Review Summary: The Spectral Sorrows shows a terrific band beginning to move into its prime, with Edge of Sanity laying all of the elements of their sound into place to create a great album.3 of 5 thought this review was well written
Dan Swanö is widely known as a legend in the death metal community, and it isn't hard to see why. Albums like his 1998 solo effort, Moontower
, Edge of Sanity's 1994 release, Purgatory Afterglow
, and last, but certainly not least, Edge of Sanity's 1996 classic experimental progressive album, Crimson
along with its follow-up, 2003's Crimson II
all established him as one of the greatest songwriters and vocalists in the genre's history. Combining passionate, brooding clean vocals, with deep, yet still discernible growls, he was among the first to effectively combine the elements of melody into the death metal formula. However, often overlooked, is Edge of Sanity's 1993 album, The Spectral Sorrows
, which is where the band really began churning out the sound that we know them by today. Catchy riffs and intricate melodies infiltrate the album and Dan's excellent clean vocals also make appearances here, yet it was until Purgatory Afterglow
that they were used to their full effect.
As the sinister, album opening, instrumental title track comes over the speakers, the tension begins to slowly build, until that is all wrenched open by a ripping lead and Dan lets out his first, brilliant lyrics, "Whispers, travelling with the wind, Like fragments of unbecoming, The gathering of our sins". Dan's vocals on this album are all that fans have come to expect out of his pipes, while sounding slightly less refined than on his later albums. Demonic belching and piercing shrieks make their presence known on nearly all of the tracks, save the two instrumentals that bookend the album. His cleans are also evident through parts of the record, especially on the sixth and tenth tracks, the cover of Manowar's "Blood of My Enemies" and "Sacrificed", the former of which is nearly all covered by an almost shouted spoken word-like delivery and his melodic, low cleans, while the latter being an almost poppy rocker filled with baritone singing. Lyric wise, the album is spectacular, as many of the songs are pure poetry in motion, with such great lines as, "I awake into another sphere, Reborn into the neverwhere, All alone in this space, There is no love nor disgrace" (From "Lost") and " My inborn lust for adventures of shapeless nature and kind, I lie here clutching at straws, the dream savant chose me blind" (From "Across the Fields of Forever"). Of course, we have all come to predict this kind of performance from Swanö, so it is no surprise.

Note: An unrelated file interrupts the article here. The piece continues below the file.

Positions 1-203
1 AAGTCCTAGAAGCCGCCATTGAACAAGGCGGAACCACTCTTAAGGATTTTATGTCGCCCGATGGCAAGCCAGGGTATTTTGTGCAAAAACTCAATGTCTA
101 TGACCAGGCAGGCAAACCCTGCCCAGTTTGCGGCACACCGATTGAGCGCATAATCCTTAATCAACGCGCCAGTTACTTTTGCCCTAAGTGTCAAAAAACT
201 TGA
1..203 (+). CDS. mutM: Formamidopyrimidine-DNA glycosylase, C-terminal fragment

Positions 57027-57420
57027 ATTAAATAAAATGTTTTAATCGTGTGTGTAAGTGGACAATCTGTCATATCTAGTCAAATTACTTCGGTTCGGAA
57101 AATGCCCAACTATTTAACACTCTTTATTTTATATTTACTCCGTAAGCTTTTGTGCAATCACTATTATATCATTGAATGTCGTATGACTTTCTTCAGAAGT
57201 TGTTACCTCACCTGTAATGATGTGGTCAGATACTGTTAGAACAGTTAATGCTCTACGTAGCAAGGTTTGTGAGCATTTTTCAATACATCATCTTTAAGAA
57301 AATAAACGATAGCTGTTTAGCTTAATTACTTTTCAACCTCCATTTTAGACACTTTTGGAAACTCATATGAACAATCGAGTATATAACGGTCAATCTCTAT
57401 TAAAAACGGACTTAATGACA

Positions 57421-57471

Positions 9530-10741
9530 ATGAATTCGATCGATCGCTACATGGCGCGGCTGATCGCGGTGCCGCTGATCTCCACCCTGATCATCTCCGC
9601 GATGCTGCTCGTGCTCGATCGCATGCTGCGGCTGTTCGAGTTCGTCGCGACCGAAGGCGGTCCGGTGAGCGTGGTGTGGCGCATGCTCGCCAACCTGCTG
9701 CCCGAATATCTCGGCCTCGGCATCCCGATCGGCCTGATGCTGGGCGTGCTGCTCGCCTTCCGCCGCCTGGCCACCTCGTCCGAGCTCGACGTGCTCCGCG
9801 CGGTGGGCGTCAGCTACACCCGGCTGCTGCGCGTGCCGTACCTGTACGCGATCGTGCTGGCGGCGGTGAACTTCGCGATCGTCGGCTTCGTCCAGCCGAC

As far as the guitars go, this album is absolutely filled to the brim with infectious and ominous licks from the duo of Andreas "Dread" Axelsson and Sami Nerberg. As far as the solos are concerned, when used, they are all filled with melody and show the direction that Edge of Sanity was moving in during this era of their existence. Check "The Masque" and "Jesus Cries", for some (but not all) of the best examples. Moving onto the rhythm section, drummer Benny Larsson delivers a reliable, thrashy showing on the kit, keeping the rapid songs moving when needed and slowing down when the clean, emotional passages make themselves evident. However, bassist Anders Lindberg is somewhat inaudible throughout the album, which highlights the issues with production of the album along with the difficulty of hearing the solos when they are churned out. It isn't a major problem, though, and is a minor blemish on a great performance.
As far as a clear standout is concerned, "Across the Fields of Forever" would be one of the most obvious. An overwhelming sense of atmosphere envelops the listener as the track progresses through its six minute and six second length. Dan grunts his way to another standout performance on the mic and brooding acoustic sections combined with thrashier passages create a sense of variety throughout the song. The lyrics are at their usual fantastic quality, as well. However, other songs challenge the aforementioned track for the title, including the eclectic "Darkday", the longer, progressive-feeling "The Masque", the thunderous, rushing "Jesus Cries", which includes the wicked wailing at the end, which chills to the bone, along with the two aforesaid mellower tracks, "Blood of My Enemies" and "Sacrificed".
In conclusion, the main thing holding this album back is the fact that Edge of Sanity's sound was still progressing into bigger and better things when this album was released. The production also leaves something to be desired. However, Dan Swanö proves that he is one of the leading vocalists in the early melodeath movement, and it leads into some of the best material in the genre's history. This, combined with the fact that the majority of the tracks are enjoyable and catchy, make The Spectral Shadows
an effective album and one that any fans of the band or melodic death metal in general should check out. The Spectral Shadows
gets a 4 out of 5.